In June, Sis Boom Bah left its location on Queen St, and moved to McCaul St. Matt Crookshank, whom everyone knows as the proprietor of S.B.B, even though he inherited the gallery from Jenny San Martin and entrusted it to Claire Greenshaw in November of '03, made a good go of it on McCaul, but for various reasons the gallery closed it's doors for good at the end of August. One less venue for artists in this city. I'm not going to say it was because of the Drake, but the reason it and The Burston Gallery removed themselves from the neighborhood is because landlords are raising rents.
The Splice This! 8mm film festival moved from its usual location at the Tranzac club and used the Gladstone Hotel as a venue for its weekend of screenings.
Also in June, Hive Magazine held another all-night bash and again, with the presence of Instant Coffee's Urban Disco Trailer featuring the Bass Bed, it became another make-out party. I myself have fond memories of slow kisses at 4 in the morning with pretty girls.
Jenifer Papararo, who had been co-director at Mercer Union, left town to take a job as curator at the Contemporary Art Gallery in Vancouver. Mercer Union replaces her with Dave Dyment, who had worked at Art Metropole.
YYZ Artists' Outlet replaces departing co-director Justin Waddell, who moved to Calgary, with Gregory Elgstrand, who moved from Calgary.
The Toronto International Art Fair faces competition from the Toronto Alternative Art Fair International (TAAFI). Chris Hand of Zeke's Gallery in Montreal suggests a name change, and Andrew Harwood writes a great letter of response, outlining why Toronto needed an alternative art fair. The Queen West Scene's two party hotels, the Drake and the Gladstone, are used as venues, and people get to see what art looks like in a real room, and not a booth.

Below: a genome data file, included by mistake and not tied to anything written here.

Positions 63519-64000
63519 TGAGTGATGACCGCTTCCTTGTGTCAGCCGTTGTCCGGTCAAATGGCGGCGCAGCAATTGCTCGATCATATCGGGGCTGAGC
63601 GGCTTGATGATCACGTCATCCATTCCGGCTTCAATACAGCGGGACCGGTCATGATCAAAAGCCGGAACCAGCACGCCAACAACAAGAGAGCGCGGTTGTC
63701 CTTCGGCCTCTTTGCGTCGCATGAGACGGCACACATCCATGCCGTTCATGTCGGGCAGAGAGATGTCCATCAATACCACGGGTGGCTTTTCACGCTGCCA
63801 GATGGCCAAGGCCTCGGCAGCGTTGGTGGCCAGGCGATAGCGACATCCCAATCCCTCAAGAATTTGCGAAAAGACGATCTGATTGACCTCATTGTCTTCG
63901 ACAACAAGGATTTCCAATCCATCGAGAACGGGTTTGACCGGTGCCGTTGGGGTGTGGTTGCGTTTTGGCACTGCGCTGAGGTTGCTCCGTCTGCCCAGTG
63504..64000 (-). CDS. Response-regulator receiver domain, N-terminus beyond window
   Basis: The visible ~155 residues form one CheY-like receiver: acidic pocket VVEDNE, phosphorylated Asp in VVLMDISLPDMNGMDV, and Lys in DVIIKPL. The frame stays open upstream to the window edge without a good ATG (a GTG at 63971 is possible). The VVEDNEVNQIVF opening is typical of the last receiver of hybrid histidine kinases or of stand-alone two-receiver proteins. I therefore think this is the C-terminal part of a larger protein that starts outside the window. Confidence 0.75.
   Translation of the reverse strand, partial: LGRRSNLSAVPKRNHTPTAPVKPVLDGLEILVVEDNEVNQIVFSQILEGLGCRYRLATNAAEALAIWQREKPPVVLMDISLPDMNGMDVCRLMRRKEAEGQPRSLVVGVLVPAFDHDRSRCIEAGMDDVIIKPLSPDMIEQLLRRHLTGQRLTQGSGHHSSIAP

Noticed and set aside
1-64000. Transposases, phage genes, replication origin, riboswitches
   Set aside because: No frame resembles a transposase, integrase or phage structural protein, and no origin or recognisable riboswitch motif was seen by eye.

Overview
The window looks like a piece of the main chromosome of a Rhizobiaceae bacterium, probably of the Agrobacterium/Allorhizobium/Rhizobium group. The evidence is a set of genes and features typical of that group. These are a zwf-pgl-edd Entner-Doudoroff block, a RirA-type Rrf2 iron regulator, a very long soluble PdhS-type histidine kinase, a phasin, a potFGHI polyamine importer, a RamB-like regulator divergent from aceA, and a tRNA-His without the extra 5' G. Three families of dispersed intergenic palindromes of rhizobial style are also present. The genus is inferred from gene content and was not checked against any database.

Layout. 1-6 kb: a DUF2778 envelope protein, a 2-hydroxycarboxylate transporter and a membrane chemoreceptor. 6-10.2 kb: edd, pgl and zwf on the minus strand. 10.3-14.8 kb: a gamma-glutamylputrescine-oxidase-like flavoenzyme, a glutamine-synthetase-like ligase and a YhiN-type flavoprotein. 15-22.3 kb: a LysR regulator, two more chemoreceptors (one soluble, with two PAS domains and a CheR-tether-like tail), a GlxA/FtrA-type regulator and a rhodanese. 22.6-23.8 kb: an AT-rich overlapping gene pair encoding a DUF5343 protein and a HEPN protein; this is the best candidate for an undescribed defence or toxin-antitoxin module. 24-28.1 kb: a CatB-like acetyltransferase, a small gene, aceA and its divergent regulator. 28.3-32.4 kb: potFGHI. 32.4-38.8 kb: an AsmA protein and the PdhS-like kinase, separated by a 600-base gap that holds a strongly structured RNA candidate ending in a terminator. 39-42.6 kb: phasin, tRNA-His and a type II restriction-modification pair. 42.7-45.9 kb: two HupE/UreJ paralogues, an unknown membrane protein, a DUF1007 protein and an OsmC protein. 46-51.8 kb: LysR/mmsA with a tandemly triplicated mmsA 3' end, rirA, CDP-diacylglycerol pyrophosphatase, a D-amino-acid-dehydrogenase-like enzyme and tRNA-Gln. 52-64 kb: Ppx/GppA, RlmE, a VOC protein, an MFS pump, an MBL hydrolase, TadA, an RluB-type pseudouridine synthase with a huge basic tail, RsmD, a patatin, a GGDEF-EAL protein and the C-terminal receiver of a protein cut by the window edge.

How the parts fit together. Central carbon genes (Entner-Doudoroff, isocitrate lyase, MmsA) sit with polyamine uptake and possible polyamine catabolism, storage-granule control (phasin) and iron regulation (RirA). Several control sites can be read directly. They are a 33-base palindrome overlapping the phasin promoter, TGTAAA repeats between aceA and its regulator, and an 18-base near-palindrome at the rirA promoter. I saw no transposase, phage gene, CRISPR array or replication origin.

Also in October, Atom Egoyan opened his Camera bar/cinemateque. No one I know has gone there yet. Maybe it's the uninviting curtain, and the fact that I'd rather hobknob with people who I've never heard of rather than some celebrity who's accomplished far more than I. (It is still so much more easier to relate to people who are on their way up).
Selena Christo puts the 'for rent' sign in Luft gallery, which had moved a couple of blocks up the street so that the space at 13 Ossington could be converted into a bar. Sweaty Beaty's opened in November. Because she and partner Pol Williams want to concentrate on this new business, and because Selena has fulfilled her 'five year plan', it is with little sadness that she is letting it go. However, it is another lost venue for artists in the city. Selena had done a great job promoting artists from within and outside of Toronto, supporting emerging artists , and giving Toronto audiences a chance to see work from Quebec.
Also in 2004, Mind Control continued to host what I hear are the best parties but whenever I drop in it's too early and they aren't crazy yet. But check out the photos on the website to see what you've been missing.
The Museum of Contemporary Canadian Art (MOCCA) has sort of moved to its new location. There have been some parties (a Halloween bash) and some shows (Royal Bank's Painting Competition) but I don't think they're officially happening yet. However, a check on their website shows they have an opening on January 13, so, yeah, MOCCA are open now.
Spin Gallery opened in their new location (that was this year right?) but they have lots of bad karma.
Clint Roenisch Gallery continued to have lots of great shows, but the thing is there is that you don't have to go into the gallery to see the art - you can size it up from the windows. If your hooked, than you'll find Clint friendly when you go in. He opened late in 2003, and he still has the scratched out name misspelled in the window, a down to earth affectation that I find absolutely charming. The Jack Berman show in May that consisted of photos of dead bodies was awesome.